Houston, We May (or May Not) Have a Problem

Nothing against Houston, you understand. It’s just where I happened to be when I was assailed by cultural pondering.

We naked apes have been here before

At the conclusion of a long series of curious circumstances—which is to say, my life—I found myself driving through Houston, on my way to a conference devoted to high-tech land surveying equipment. Such conferences are more exciting than they sound, but they’d almost have to be wouldn’t they? I find them inspiring; the speakers at these events look around at our crumbling world, at the failing infrastructure and dwindling resources, and they see… business opportunity. They believe that technology is equal to the challenge, that new knowledge will keep pace with the horsemen of armageddon, and even pull ahead a bit.

But driving through Houston, I couldn’t help but wonder if the whiz-bang technology that humans are assembling is going to be the saviour of our civilization, or merely its enabler, allowing us to extend our run of resource extraction another decade or two before the inevitable crash.

On the one hand, it’s a dumb question; history, after all, stretches back several thousand years and here we all are, still truckin’. So it doesn’t seem impossible that our species might keep it all together for another millennia or two, at which point it becomes, well, not my problem.

But on the other hand Houston, and cities like it—vast concrete scabs on Pachamama’s skin—seem inconceivable without gigantic inputs of fossil fuels and wishful thinking and they make me quail with dread; they’re the movie sets of apocalypse, and the call for action seems long overdue.

And there is yet another other hand; perhaps it is going to be, has to be, both at once for all our days. Perhaps we will always be going to hell in a hand-basket without ever getting there, quite; always in peril, but never entirely bereft. For we naked apes have been here before. In the 14th century, for example, the Black Plague carried away half our number in Europe and Asia, and in the early decades of the century past about a hundred million of us were felled by Spanish Influenza. We have fought resource wars more or less continually, over wood and water and arable land, over gold and spice and even guano, of all things. And always, when times are bleak and death is all about, our seers and mystics declare that the end of the world is at hand; half in fear, half in glee, they tell us that an angry god will soon be upon us.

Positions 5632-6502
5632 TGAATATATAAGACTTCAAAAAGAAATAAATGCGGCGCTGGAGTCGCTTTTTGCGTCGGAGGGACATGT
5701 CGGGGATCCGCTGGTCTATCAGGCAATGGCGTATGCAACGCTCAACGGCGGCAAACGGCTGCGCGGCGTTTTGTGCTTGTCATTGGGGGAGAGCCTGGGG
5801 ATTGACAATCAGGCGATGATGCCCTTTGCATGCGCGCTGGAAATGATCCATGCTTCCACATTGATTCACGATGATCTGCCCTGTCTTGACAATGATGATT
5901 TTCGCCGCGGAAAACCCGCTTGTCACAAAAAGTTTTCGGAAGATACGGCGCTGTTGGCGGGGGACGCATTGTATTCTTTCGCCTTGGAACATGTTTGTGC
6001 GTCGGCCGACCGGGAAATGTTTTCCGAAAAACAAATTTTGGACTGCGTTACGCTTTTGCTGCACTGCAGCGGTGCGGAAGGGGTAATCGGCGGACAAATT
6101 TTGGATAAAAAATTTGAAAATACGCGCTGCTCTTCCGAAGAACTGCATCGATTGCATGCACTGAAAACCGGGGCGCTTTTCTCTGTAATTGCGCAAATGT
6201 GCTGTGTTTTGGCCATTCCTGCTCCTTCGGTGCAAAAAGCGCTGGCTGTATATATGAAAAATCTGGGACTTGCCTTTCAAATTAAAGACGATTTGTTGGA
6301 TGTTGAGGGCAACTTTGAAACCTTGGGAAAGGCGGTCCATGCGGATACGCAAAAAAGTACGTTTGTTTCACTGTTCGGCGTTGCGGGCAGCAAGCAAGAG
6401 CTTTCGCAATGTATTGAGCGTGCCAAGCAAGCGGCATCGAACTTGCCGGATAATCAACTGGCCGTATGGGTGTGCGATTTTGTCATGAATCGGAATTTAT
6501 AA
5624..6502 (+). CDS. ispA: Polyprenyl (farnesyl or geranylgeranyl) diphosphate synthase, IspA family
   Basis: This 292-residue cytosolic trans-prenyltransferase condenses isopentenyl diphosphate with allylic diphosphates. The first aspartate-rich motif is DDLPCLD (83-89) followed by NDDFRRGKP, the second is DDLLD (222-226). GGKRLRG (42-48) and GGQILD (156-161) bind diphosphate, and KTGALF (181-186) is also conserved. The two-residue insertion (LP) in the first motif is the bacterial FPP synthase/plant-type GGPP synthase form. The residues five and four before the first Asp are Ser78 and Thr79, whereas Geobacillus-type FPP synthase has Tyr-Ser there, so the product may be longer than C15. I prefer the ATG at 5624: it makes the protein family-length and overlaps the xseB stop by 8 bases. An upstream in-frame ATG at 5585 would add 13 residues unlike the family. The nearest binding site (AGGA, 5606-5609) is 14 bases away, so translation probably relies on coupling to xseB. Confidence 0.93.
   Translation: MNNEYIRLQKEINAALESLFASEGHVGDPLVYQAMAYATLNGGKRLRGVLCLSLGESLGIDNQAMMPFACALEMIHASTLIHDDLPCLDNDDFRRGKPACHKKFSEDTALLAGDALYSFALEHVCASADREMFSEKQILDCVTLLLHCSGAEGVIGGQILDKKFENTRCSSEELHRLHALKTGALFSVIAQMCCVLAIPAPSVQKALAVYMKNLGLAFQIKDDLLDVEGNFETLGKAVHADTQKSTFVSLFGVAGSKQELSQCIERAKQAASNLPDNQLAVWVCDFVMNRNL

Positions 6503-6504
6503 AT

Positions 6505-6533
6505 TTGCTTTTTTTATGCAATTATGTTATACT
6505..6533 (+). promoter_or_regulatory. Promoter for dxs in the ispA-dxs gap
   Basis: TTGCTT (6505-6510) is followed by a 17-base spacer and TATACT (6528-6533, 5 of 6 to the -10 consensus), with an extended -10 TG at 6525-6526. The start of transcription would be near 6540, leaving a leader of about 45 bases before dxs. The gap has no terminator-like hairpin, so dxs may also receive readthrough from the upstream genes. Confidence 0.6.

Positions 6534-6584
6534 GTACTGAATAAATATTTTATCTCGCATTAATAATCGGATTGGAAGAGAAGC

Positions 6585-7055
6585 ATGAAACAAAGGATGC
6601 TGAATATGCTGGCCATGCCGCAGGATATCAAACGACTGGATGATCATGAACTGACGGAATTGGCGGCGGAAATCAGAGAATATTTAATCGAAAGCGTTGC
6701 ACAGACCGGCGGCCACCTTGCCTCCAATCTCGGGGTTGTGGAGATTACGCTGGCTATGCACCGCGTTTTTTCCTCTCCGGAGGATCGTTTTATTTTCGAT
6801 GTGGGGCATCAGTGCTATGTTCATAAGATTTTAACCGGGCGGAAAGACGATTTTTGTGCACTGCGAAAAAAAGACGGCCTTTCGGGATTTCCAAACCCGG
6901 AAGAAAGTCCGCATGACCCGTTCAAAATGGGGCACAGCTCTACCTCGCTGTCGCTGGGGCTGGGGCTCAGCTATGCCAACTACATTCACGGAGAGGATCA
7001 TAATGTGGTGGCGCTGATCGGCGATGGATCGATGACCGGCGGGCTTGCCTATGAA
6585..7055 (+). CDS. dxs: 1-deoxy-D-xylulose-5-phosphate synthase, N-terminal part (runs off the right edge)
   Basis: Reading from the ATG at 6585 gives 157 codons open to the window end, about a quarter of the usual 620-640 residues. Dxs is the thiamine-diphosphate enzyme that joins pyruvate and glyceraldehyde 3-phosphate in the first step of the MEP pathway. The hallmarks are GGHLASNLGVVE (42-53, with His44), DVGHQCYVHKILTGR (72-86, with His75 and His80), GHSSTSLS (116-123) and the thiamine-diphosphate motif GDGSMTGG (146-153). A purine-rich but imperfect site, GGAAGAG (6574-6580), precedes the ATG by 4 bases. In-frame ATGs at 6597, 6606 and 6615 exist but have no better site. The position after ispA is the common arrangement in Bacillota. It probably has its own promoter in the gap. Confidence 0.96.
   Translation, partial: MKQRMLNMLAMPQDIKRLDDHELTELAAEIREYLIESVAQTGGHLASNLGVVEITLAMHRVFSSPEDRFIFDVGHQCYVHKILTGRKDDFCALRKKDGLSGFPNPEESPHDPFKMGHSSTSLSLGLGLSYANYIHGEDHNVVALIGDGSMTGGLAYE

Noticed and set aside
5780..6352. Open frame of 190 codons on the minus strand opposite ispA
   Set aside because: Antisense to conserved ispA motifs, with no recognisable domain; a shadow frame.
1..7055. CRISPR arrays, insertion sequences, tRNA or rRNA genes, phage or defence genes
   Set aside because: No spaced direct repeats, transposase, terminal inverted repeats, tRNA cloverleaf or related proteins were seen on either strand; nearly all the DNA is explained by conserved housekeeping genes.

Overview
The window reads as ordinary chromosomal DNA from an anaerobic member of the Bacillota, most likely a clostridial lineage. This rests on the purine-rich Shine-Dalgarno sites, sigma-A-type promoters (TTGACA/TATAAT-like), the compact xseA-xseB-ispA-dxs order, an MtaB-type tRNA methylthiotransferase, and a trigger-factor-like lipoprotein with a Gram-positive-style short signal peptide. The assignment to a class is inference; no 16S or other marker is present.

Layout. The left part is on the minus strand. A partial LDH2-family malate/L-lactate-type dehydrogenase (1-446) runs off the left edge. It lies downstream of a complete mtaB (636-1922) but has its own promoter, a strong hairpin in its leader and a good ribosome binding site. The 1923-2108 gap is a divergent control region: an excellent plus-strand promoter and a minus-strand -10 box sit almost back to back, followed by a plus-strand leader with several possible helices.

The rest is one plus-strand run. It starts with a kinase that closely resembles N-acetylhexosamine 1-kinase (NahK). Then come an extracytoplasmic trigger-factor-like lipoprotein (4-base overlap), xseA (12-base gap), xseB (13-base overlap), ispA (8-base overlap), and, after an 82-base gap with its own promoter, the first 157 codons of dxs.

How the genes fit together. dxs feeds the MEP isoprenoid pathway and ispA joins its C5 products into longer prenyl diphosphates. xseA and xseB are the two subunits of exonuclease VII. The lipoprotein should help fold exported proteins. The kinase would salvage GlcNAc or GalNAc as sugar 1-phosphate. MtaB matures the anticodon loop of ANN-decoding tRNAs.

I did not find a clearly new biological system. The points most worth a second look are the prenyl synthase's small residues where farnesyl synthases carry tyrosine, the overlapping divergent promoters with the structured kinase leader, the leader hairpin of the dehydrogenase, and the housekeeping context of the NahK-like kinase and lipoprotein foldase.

The current fashion in world ending cataclysm, at least in my set, is Mayan flavored, and the year 2012 is said to mark the conclusion of history but, of course, the Christians angrily declare that no, their god is the only one who has the right to slaughter us, and the UFO cults and the Kabballists and the extinction biologists all push their preferred catastrophic scenarios. Maybe they’re all right; God, after all, is mysterious above all things and one expects a staggering finale from an impresario like Him. And maybe they’re all wrong; in all our time together on this planet, we’ve always managed to keep ourselves in a panic… maybe we just like the sensation.

Did you like this essay? You’ll love my books!

{ 0 }

Han 02.03.12 at 3:47 am

Someone likes us in panic, that’s for sure. Turn on the TV (or surf to the paranoid side of the web), you see mayhem and crisis everywhere. Terrorist alert going from orange to red and back to orange again without an explanation.

Still, my personal life is hardly affected, go figure.